‘They showed me the joy of needlework but were also quite obedient to what they called ‘the rules’. At school I was often criticised for not working neatly enough. That might have been to do with the fact that I am left handed, but was forced to do all the crafts right handed. I was constantly chided and forced to undo my work. It left me with the idea that textile work could be great, but I just wasn’t good enough.
‘I kept creating on a modest scale, because the fun and satisfaction of making things with my own hands kept its appeal. The birth of my children stimulated that and I loved to craft for and with them.
‘I was an author of children’s books when they were young and I started to do some stitching or crochet after a day of juggling with words. I just played with colours and stitches as a relaxing downtime without much thought about results. And that was when the joy came back and I was able to create more freely. Slowly it grew into something more.’
Did you have a particular turning point or key moment that has influenced your art?
‘I had done some botanical dyeing with my mother, but that had been forgotten over the years. When I saw eco printed fabrics online and read a book by India Flint on the subject, something clicked and I started eco dyeing and printing myself. The fabrics I produced turned out to be the ideal basis for my stitches.
‘The eco prints feel like a magical world I can explore with my needle.’
‘Another pivotal moment came during a TextileArtist.org online course by Sue Stone. It was something really simple: she tied a knot in her thread before starting. I was aghast because ‘I’d been taught that tying knots was more or less a deadly sin! My grandmother used to say that the back of the work should be as neat as the front and knots had no place there.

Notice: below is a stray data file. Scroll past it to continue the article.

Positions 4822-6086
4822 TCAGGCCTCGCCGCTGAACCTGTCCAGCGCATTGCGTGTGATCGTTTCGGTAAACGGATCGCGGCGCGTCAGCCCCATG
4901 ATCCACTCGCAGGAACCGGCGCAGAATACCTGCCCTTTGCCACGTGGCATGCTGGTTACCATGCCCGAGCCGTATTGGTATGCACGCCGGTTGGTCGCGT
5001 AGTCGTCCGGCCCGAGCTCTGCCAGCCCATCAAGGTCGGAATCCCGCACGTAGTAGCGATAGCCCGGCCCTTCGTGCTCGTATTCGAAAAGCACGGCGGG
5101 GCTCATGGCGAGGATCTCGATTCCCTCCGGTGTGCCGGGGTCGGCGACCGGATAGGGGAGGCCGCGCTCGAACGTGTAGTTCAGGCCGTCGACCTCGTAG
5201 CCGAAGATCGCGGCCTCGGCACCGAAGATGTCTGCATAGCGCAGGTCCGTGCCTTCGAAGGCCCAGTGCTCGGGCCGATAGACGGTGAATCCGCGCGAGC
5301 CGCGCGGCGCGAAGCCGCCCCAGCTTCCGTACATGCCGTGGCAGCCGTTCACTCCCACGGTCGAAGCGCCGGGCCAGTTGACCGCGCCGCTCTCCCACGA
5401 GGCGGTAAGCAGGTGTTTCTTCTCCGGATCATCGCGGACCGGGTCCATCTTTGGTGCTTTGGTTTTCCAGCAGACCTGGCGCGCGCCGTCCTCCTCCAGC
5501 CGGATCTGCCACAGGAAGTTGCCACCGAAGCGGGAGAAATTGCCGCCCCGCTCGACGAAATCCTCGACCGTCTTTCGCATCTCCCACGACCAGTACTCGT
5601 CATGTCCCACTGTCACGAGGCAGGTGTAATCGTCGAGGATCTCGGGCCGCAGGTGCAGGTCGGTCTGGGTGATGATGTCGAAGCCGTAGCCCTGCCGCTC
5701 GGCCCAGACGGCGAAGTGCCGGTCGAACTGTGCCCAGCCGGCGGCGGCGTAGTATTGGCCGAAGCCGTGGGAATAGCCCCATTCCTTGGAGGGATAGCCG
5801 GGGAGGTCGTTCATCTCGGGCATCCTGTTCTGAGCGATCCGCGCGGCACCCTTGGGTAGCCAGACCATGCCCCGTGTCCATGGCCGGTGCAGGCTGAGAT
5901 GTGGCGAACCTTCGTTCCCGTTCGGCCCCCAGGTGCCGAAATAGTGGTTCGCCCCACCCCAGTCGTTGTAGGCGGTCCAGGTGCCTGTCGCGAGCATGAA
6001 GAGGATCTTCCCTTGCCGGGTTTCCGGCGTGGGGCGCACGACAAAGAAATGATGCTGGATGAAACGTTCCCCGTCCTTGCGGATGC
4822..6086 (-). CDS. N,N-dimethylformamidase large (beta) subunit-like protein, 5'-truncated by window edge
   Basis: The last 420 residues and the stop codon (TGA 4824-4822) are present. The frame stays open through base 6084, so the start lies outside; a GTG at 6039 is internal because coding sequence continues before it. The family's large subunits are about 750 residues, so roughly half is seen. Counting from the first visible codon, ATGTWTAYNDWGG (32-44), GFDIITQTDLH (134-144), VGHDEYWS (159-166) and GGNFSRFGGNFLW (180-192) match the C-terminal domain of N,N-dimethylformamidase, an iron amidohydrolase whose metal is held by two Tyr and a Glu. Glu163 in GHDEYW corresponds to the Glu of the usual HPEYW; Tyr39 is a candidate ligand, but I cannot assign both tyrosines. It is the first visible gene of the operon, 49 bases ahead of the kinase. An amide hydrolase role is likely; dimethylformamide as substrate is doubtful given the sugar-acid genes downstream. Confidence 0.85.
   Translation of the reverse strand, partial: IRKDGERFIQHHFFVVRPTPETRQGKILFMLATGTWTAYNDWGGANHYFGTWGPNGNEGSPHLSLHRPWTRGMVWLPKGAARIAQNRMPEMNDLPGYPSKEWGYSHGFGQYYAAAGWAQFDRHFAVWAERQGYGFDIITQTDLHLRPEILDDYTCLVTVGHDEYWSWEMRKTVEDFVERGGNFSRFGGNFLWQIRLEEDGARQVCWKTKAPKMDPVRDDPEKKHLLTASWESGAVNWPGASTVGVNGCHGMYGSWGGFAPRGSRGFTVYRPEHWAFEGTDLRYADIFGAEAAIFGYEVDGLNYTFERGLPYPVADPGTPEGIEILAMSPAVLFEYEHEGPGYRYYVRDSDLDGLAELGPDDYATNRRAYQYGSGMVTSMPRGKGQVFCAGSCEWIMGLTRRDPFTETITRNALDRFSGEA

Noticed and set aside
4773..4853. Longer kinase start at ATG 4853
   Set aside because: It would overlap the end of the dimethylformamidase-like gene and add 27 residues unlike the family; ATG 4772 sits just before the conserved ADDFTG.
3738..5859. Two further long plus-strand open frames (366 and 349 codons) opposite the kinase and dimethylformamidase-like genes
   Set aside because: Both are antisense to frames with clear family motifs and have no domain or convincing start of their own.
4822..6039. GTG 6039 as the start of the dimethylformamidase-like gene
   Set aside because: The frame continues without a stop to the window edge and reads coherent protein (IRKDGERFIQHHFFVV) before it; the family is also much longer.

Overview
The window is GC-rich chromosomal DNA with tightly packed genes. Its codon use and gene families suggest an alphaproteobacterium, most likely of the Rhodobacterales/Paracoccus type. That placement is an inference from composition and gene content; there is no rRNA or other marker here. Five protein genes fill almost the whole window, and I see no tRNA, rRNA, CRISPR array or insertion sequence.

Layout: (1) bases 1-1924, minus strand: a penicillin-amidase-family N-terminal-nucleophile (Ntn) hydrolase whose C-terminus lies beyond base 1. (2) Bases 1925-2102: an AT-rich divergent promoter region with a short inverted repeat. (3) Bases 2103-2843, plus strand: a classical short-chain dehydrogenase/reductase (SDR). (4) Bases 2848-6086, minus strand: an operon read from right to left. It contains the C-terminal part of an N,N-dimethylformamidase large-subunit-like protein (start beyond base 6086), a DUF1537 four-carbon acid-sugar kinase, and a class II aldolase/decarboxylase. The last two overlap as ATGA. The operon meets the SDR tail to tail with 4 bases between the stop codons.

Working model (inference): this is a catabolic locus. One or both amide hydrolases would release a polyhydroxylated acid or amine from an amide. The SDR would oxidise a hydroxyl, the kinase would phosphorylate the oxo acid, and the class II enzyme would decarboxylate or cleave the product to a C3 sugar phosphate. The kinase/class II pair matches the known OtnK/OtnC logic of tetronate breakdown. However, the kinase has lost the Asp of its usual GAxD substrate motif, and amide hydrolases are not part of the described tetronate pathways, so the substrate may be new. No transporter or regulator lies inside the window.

‘Seeing a renowned textile artist like Sue Stone actually tying a knot was very freeing. It made me realise that I still had lots of rules in my head that were hampering my artistic freedom.
‘Sue’s style is very different from mine, but she still is a role model for me in her approach to textile art. It encouraged me to get rid of the last remnants of my harsh inner critic and enjoy the creative force of exploration and experimentation.’
Patterns, lines and structures
Can you tell us about the ethos behind your strapline ‘creating organic embroidery on eco printed fabric’?
‘Nature is important to me. Outdoors, I feel nourished and relaxed. There are so many fascinating and beautiful structures and phenomena in nature that provide inspiration.
‘I feel that textile work has a lot in common with organic processes. Stitches have their own characteristics that are like the genes that provide code for the stitch process. A French knot looks like a French knot and not like a seed stitch, just like a rose looks like a rose and not like a tulip. But then there are the influences that can steer the process in a multitude of directions, like the influences of soil, sun or rain in nature.